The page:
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    No, I Don’t Keep My Gender Between My Legs — How I Knew I Was Nonbinary, And What That Means To Me

    For me, it’s about wanting freedom from the confinements of gender.

    closeup of a young person, seen from behind, waving a non-binary pride flag on the air
    Nito100 / Getty Images/iStockphoto

    Hi, I'm Chris.

    My name is Chris. It's a shortened version of my birth name, but to me, it’s just another part of my unique identity as a queer writer and artist. I’m also nonbinary, and I’m proud to be so! As a kid, I grew up first in Florida and then in California. Currently, I'm in college — which happens to have a very diverse and inclusive community — have an incredible partner to whom I recently got engaged, and am a part of two loving families; my dad's extended family and my fiancé's. I'm living a life where I can be my most authentic self. Although, my journey to get there wasn't necessarily easy, because realizing who you are and choosing to tell the world can be quite the process. 

    So what does that even mean?

    My experience with being nonbinary isn’t about fitting under one label; it’s about wanting freedom from the confinements of gender. I don’t like labels and never have — I want to present how I want, and act how I want, without needing to fit within the lines of any one gender. However, gender dysphoria and euphoria definitely play a part in my own personal experience. Casting off the binary felt a little like Elsa tosses off her cloak in Frozen, a weight of my shoulders I didn’t even know I was carrying. 


    Nope, it’s not a phase.

    I started realizing my gender didn’t quite fit in when I was around 16 years old. I felt uncomfortable when I was told what a nice young lady I was becoming, and I realized I hated being called a woman. I was jealous of every teenage boy I knew. They were allowed to exist without pressure to shave, or eat less, or grow out their hair just because of gender. I didn’t want to be a boy, but I sure as heck didn’t want to become the woman I was expected to be.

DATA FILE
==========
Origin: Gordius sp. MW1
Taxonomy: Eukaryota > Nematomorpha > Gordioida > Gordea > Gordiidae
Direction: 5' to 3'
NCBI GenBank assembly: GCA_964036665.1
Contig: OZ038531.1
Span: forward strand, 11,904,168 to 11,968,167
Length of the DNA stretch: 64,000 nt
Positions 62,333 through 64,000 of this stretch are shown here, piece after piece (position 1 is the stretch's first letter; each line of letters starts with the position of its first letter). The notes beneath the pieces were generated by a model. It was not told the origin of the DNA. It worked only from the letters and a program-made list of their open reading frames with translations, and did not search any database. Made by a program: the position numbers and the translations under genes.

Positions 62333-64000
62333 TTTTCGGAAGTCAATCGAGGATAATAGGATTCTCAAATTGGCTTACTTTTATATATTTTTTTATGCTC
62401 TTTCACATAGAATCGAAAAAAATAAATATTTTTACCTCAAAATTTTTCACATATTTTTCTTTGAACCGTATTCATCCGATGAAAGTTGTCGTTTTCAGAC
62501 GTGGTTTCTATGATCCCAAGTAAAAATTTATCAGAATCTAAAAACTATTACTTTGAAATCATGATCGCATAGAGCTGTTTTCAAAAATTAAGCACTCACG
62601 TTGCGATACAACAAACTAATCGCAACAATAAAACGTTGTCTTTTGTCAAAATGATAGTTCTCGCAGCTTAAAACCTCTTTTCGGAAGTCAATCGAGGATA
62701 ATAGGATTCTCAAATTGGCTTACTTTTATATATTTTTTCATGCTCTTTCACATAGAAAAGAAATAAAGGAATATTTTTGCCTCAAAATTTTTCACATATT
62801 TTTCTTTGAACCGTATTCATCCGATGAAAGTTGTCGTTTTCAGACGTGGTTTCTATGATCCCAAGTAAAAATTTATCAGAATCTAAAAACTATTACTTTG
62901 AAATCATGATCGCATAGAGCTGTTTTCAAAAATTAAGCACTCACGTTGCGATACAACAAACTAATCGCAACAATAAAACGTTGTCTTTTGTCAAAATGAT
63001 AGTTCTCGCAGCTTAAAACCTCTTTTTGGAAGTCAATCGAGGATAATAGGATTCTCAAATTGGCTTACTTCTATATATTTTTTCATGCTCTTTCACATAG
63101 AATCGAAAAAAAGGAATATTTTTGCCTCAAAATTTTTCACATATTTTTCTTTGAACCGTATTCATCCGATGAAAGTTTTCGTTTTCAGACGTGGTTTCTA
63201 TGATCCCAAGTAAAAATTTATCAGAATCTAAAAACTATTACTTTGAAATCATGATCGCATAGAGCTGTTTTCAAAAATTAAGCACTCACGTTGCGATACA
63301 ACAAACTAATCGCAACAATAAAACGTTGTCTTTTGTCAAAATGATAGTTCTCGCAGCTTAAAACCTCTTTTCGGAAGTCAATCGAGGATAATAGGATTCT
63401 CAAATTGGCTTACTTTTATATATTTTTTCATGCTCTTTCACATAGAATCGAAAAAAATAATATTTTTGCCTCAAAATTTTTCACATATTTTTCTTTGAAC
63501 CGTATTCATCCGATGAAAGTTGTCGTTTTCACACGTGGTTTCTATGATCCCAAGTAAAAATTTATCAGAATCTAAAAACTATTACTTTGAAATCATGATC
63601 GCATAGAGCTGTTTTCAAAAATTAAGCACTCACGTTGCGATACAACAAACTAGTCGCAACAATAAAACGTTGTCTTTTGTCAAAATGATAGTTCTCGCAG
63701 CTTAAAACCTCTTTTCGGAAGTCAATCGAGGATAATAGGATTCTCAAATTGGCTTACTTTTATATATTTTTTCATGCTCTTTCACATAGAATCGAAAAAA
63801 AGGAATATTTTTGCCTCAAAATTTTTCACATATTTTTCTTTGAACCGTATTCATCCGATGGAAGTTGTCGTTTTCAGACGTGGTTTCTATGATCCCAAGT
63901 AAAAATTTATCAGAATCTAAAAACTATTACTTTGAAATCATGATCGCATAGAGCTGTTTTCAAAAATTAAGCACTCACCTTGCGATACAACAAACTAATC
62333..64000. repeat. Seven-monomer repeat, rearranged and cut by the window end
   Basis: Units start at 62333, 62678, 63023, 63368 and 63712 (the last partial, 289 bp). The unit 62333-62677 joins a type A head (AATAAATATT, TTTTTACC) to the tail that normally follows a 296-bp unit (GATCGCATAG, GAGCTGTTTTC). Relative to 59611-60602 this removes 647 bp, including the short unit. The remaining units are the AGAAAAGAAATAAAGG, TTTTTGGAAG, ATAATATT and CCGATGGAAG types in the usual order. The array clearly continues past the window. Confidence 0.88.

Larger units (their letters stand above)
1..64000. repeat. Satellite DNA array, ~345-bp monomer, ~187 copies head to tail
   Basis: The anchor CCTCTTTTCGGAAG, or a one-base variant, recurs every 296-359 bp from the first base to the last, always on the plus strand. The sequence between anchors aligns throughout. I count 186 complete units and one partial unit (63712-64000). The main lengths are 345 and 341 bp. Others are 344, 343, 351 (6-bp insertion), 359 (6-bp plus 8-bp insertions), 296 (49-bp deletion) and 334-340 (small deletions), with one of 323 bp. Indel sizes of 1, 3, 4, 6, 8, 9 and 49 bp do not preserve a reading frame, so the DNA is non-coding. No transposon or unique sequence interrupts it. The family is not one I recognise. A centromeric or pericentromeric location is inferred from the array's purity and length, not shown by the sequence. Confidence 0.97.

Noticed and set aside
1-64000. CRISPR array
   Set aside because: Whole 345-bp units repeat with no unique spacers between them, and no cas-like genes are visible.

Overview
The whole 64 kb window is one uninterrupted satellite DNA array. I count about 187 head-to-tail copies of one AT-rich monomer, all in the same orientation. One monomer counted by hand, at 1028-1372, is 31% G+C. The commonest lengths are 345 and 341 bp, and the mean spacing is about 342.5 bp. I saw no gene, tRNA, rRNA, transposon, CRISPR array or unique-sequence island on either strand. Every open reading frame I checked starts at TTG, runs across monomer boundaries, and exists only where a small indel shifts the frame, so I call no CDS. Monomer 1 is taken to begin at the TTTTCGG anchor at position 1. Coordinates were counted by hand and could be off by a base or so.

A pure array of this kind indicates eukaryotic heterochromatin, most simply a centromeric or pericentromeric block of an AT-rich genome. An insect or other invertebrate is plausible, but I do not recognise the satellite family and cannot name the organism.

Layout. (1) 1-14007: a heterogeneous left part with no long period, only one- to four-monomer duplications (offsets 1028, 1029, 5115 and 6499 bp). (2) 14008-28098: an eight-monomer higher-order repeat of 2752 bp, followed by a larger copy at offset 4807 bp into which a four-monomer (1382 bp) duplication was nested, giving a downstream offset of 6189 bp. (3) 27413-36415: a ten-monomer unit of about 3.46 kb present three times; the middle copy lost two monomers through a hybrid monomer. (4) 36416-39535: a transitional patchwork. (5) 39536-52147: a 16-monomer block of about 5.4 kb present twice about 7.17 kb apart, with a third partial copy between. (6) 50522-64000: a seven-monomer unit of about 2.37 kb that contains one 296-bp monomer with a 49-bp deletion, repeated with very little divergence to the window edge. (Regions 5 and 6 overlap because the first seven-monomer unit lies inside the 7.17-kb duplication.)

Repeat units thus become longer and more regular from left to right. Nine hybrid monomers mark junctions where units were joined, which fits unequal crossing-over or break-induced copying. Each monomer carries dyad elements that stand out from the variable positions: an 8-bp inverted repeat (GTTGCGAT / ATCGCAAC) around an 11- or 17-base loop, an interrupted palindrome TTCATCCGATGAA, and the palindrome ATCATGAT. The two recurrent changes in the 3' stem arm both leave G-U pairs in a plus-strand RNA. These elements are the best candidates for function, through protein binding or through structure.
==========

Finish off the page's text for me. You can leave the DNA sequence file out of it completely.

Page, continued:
How did you know for sure?

    For me, it was the pure joy I felt the first time I cut my hair. At the time, I had long, wild brown curls that gave me a great deal of pain, but that my relatives were obsessed over. I made quite a few family members upset when I chopped off my curls, but it was so utterly freeing to feel the thick kitchen scissors slice smoothly through my hair. Afterward, I felt so much lighter, and not just because of the weight of my hair gone, but because of the weight on my soul that was relaxed. I finally felt like me. 

    Eivaisla / Getty Images/iStockphoto

    So, the big question: Are you "out"?

    One thing I (and probably every other queer person) get asked a lot is if I’m "out" of the closet yet. But the thing about coming out is that once you start, you never stop coming out. I’m very open about my gender and sexuality — I correct people who use my dead name, I have pride posts all over my Instagram feed, and I joke about it pretty often. So yes, I’m out. My family and friends know, the college I attend knows — pretty much everyone in my life knows. But I didn’t exactly sit anyone down to announce it. I just started to live authentically and let everyone else figure it out. Honestly, I don’t owe anyone an explanation. No one comes out as cis or straight, so why should I have to? 

    Well, how did everyone take it?

    That’s the big thing with coming out: the bigots. Every family has them, whether it’s the bulk of your relatives or your one "racist uncle." For me, It was my mom’s side of the family.

    Honestly, I’m not even sure they know I’m nonbinary, but they knew I was gay when I showed up to a family gathering with a girl by my side. My mom already knew, but she tried to force me to lie and tell everyone that my now-fiancé was just a "close friend," or like the lesbians say, "gal-pals." I refused, and a few months later, I received an ultimatum: either stop bringing my girlfriend around, stop talking about my sexuality, and stop acting gay, or be ousted from that side of my family. 

    I chose the latter option, much to their shock. I still have a family that loves me — my dad and his side of the family adore my fiancé and accept me for who I am, and I have an amazing (trans) older sister who I consider my best friend. Not to mention my fiancé's family, who already treat me like their own child. I don’t need people in my life who will never truly love me for me. 

    Non-binary pride flag in heart shape
    Betka82 / Getty Images/iStockphoto

    Why does it matter, anyway?

    My nonbinary identity is an important part of who I am. While I do believe that gender is a social construct, this is the label, the gender I have chosen for myself. It's not something assigned at birth; it’s something I have done a lot of research and introspection to discover about myself. I’m proud that I know who I am now, and I’m proud to be part of an incredible, diverse community. 

    I’m Chris, and I’m nonbinary and proud.